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Neural, Anti-inflammatory, and Clinical Effects of Transauricular Vagus Nerve Stimulation in Major Depressive Disorder: A Systematic Review.

OBJECTIVES: The discovery of effective treatments for major depressive disorder (MDD) may help target different brain pathways. Invasive vagus nerve stimulation (VNS) is an effective neuromodulation technique for the treatment of MDD; however, the effectiveness of the noninvasive technique, transauricular VNS (taVNS), remains unknown. Moreover, a mechanistic understanding of the neural effects behind its biological and therapeutic effects is lacking. This review aimed to evaluate the clinical evidence and the neural and anti-inflammatory effects of taVNS in MDD.

REVIEW METHODS: Two searches conducted using a systematic search strategy reviewed the clinical efficacy and neural connectivity of taVNS in MDD in humans and evaluated the changes in inflammatory markers after taVNS in humans or animal models of depression. A risk of bias assessment was performed in all human studies.

RESULTS: Only five studies evaluated the effects of taVNS in patients with depression. Although the studies demonstrated the efficacy of taVNS in treating depression, they used heterogeneous methodologies and limited data, thus preventing the conduct of pooled quantitative analyses. Pooled analysis could not be performed for studies that investigated the modulation of connectivity between brain areas; of the six publications, five were based on the same experiment. The animal studies that analyzed the presence of inflammatory markers showed a reduction in the level of pro-inflammatory cytokines or receptor expression.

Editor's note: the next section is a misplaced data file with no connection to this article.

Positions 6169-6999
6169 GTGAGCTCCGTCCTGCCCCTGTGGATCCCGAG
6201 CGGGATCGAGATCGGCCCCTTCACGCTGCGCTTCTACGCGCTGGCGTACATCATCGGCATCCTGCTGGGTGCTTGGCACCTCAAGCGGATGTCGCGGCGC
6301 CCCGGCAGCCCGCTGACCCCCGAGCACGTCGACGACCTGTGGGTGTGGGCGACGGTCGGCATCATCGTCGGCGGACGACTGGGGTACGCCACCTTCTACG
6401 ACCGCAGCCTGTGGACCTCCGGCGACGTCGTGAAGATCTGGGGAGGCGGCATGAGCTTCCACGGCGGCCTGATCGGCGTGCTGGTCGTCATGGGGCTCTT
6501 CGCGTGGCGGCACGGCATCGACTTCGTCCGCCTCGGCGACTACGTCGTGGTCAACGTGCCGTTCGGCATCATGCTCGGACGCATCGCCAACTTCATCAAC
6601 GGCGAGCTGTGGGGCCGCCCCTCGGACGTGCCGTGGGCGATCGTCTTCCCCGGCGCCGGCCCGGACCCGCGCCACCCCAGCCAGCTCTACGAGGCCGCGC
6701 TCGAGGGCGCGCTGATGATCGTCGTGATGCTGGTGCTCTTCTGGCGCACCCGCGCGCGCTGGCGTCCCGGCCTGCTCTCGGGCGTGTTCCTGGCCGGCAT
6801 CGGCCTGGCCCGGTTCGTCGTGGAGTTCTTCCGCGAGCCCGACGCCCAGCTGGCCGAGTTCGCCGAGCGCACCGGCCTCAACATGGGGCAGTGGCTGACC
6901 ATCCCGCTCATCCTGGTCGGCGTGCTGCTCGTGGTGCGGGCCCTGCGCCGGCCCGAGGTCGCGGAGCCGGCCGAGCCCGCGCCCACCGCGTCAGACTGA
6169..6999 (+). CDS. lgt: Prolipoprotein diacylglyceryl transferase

CONCLUSION: Data on the clinical efficacy of taVNS in the treatment of MDD are limited. Although these studies showed positive results, no conclusions can be drawn regarding this topic considering the heterogeneity of these studies; as in the case of functional connectivity studies. Based on animal studies, the application of taVNS causes a decrease in the level of inflammatory factors in different parts of the brain, which also regulate the immune system. Therefore, further studies are needed to understand the effects of taVNS in patients with MDD.

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